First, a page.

I took a bunch of baby food jars and I screwed baby jar lids in a row onto the bottom of the shelves on the side that did not have the wood  dowels.
I then filled the jars with my beads, and screwed them into the lids, put the bead thread on the dowels and of course my different beading and leather needles in the padded area. When you closed it the jars fit nicely above the wood dowels and the box closed perfectly

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I was able to move it easily around my house and to go do classes (give) with a good supply and it was easy to open and view. It does weigh about 30 pounds but that is a manageable weight for me even to lift onto a table.

I had such success with the concept that I had my husband build me some wood shelves over my work bench and I did the same thing I use them for all sorts of working material.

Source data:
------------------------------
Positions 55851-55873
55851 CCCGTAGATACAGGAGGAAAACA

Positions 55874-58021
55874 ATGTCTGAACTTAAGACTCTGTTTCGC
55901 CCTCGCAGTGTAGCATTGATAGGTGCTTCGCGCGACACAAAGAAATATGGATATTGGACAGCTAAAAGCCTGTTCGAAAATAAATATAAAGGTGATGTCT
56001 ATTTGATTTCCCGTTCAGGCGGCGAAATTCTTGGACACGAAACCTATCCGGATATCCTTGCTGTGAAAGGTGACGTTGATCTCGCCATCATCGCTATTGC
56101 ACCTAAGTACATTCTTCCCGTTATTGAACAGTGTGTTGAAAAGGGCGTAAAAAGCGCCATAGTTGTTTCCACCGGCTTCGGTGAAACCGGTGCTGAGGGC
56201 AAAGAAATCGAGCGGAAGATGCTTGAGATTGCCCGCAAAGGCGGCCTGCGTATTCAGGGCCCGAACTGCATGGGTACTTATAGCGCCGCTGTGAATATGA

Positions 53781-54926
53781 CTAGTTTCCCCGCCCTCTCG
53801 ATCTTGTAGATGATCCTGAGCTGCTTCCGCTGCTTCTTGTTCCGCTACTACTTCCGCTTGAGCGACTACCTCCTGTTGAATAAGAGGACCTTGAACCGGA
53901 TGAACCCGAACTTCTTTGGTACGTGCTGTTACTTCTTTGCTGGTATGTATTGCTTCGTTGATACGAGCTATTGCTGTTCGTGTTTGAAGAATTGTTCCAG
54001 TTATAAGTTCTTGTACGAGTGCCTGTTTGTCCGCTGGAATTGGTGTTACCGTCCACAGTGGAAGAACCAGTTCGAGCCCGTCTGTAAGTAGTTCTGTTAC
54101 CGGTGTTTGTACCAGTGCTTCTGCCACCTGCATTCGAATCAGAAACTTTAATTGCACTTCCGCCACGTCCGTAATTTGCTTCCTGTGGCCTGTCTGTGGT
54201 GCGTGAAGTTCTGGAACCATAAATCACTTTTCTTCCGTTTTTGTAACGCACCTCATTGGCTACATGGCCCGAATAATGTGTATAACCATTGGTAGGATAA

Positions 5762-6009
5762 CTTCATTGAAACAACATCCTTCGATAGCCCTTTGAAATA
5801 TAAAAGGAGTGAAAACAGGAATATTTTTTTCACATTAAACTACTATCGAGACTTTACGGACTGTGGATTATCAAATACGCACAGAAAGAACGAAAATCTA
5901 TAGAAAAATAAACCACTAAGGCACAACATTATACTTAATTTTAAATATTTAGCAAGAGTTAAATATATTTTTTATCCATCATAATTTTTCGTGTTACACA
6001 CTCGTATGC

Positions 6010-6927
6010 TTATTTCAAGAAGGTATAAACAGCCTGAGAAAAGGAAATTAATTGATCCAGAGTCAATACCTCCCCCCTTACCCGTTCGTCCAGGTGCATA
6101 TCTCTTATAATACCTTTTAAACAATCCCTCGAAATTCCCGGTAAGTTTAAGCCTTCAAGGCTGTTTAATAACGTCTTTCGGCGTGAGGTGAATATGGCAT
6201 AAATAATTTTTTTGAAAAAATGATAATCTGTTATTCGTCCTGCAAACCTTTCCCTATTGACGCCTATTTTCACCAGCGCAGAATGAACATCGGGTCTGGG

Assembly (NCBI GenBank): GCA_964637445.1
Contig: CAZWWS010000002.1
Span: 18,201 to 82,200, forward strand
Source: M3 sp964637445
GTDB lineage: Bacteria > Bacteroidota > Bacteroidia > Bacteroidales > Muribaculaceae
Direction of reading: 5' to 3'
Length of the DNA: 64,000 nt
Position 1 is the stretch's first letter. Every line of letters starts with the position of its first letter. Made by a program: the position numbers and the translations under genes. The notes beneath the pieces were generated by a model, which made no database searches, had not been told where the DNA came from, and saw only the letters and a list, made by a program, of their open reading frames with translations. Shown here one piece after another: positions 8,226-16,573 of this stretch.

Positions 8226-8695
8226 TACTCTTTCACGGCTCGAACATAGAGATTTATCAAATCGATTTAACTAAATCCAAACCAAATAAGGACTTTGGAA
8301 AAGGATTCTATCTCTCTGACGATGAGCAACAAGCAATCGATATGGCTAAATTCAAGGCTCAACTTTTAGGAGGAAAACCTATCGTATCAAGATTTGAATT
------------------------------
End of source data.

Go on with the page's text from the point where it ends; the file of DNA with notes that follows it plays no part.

Plastic Crates
I then took old milk crates (No. I didn't steal the milk crates I bought them for a dollar a piece at an auction!) the full size ones and painted them then I tie wrapped them together and made myself two rows of shelves
The  bead boxes I have fit nicely two side by side and 4 high in these shelves.  I stacked the crates 5 high and tie wrapped both sides together for extra strength. One shelf holds forty bead boxes! Each box has 16 individual squares that are 2" X 2" so thats a lot of space.